Tourism Report: Visitors to New Mexico Inject More Cash into State's Economy in 2013
Steve Terrell | The Santa Fe New Mexican | December 2, 2013 3:30pm
Nov. 30--State Tourism Secretary Monique Jacobson had some happy news about the tourist industry when she recently testified before the Legislative Finance Committee: More tourists are coming to New Mexico, and they're spending more money here.
According to a report from the Tourism Department, there were 32 million overnight and day visitors in 2012, a gain of 2.6 percent from the 31.2 million visits in 2011. The previous high was in 2008, with 31.4 million visits. The figures are based upon the New York-based Longwoods International, which studies American leisure and business travel behavior.
Tourists spent an estimated $5.9 billion in New Mexico last year, which generated $612 million in state and local tax revenue. In 2011, tourists spent just over $5.5 billion in the state.
Department officials believe these higher numbers are an indication that last year's $2 million advertising budget increase for tourism marketing was successful.
However, during that time, surrounding states have seen even bigger increases in their ad budgets. Arizona increased its ad budget by $13 million, while Colorado increased its budget by $3.3 million and Utah by $4 million.
To "build on the momentum" of last year's tourism increase, the New Mexico Tourism Department is asking for a $2.5 million budget increase for advertising next year.
There were positive tourism statistics in several areas, Jacobson told legislators.
For instance, this summer saw a record number of tourism-related jobs. In June 2013, the U.S. Bureau of Labor and Statistics reported that leisure and hospitality employment in New Mexico surpassed pre-recession levels. Leisure and hospitality employment increased 5.5 percent -- which amounts to 4,767 jobs -- over the summer of 2012.
The number of overnight trips to the state in 2012 actually were flat, at 14.5 million. But according to the Tourism Department's annual research report, published in September, this was because of a decrease in what the tourism industry calls "nonmarketable overnight trips," which include business trips, trips to visit friends and family, and other travel not influenced by marketing.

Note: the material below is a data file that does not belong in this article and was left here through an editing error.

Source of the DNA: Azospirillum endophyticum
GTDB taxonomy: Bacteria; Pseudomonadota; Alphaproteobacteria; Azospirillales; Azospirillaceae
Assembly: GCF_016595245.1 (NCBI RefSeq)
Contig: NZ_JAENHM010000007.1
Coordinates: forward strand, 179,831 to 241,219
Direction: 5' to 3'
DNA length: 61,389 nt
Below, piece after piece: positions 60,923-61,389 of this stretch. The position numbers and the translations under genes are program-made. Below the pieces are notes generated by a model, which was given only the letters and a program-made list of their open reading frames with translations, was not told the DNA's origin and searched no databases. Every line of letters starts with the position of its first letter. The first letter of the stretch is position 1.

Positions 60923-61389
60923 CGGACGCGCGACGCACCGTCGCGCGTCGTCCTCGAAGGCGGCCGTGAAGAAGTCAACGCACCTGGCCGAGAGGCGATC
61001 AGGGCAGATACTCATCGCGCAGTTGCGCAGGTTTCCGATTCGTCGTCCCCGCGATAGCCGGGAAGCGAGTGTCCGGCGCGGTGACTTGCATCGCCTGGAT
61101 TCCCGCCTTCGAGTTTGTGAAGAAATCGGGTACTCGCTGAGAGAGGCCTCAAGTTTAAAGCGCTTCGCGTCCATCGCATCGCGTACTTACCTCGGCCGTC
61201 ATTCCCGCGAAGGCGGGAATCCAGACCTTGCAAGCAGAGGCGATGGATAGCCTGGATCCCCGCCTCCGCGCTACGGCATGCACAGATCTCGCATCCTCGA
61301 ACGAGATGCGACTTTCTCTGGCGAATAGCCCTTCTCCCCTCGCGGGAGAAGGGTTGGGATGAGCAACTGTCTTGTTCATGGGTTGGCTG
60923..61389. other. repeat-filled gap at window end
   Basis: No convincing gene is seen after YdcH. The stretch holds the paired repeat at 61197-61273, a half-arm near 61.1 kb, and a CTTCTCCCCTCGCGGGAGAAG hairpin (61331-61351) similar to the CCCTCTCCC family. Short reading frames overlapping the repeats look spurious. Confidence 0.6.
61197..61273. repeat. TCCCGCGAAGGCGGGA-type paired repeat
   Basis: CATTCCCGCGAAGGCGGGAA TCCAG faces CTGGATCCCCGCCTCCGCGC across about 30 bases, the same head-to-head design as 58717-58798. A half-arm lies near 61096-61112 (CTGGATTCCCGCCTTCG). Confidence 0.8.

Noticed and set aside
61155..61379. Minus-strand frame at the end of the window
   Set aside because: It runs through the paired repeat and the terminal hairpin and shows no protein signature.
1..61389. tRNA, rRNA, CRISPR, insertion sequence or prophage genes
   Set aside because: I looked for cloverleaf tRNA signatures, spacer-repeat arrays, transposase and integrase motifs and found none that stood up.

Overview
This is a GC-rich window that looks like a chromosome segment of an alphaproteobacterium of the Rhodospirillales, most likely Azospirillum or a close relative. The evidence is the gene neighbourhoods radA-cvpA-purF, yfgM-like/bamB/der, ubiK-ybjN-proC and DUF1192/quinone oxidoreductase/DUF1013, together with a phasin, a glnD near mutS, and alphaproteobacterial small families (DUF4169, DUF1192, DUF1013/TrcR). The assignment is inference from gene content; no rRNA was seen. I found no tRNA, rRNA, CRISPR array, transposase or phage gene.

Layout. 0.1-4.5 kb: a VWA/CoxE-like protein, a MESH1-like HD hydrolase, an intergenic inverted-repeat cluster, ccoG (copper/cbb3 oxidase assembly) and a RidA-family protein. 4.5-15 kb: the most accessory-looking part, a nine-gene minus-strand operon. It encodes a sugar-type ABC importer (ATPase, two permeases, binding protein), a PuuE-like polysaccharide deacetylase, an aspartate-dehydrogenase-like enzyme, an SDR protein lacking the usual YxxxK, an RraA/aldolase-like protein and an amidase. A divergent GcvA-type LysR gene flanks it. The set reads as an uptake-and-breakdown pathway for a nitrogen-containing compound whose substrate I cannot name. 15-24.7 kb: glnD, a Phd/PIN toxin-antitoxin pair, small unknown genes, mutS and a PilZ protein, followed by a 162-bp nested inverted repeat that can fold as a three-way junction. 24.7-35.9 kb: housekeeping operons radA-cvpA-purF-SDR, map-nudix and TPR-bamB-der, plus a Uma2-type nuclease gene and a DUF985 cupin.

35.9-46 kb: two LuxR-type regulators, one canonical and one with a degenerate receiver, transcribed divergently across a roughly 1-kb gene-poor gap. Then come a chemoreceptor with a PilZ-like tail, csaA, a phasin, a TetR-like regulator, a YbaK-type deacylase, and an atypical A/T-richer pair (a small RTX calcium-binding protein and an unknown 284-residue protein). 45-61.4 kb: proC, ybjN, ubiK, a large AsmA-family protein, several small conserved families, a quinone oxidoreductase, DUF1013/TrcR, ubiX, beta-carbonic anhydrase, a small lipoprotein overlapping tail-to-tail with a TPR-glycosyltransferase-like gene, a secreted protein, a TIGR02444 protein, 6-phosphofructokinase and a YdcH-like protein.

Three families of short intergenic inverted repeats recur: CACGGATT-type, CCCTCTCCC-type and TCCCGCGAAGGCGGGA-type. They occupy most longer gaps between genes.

"Marketable" overnight trips to New Mexico were up 11.3 percent to 6.9 million last year. On the national level, marketable trips increased 9 percent, while business trips declined.
This summer's lodging receipts jumped nearly 9 percent over last year's figure, lawmakers were told last week.
There's also more Internet interest. State Tourism Department website visits doubled this summer, while visits to the state's Digital Vacation Guide increased by more than 250 percent.
New Mexico tourists are getting younger, the annual report says. Last year, 60 percent of all visitors were under the age of 45.
But while these figures indicate the state has been successful in attracting tourists to New Mexico, getting them to come back is another thing.
A significant area of weakness, according to the annual research report, is in the area of tourists who say they intend to return. Just under 30 percent of New Mexico visitors last year said they intended to return. That's compared with nearly 48 percent of tourists in Colorado, Arizona and Utah who say they intend to return to those states. These figures are based on surveys by Longwoods International.
Two major sets of New Mexico tourists -- young people and people from California -- have low rates of "intend to return," the annual report says. Only about 16 percent of Californians say they intend to return to New Mexico, while 27 percent of visitors between the ages of 18 and 34 say they want to come back.
However, 46 percent those in that age group who visited Colorado, Arizona and Utah say they intend to return.
The report doesn't explain why Californians and young tourists are less inclined to want to come back to New Mexico
Contact Steve Terrell at firstname.lastname@example.org. Read his political blog at roundhouseroundup.com.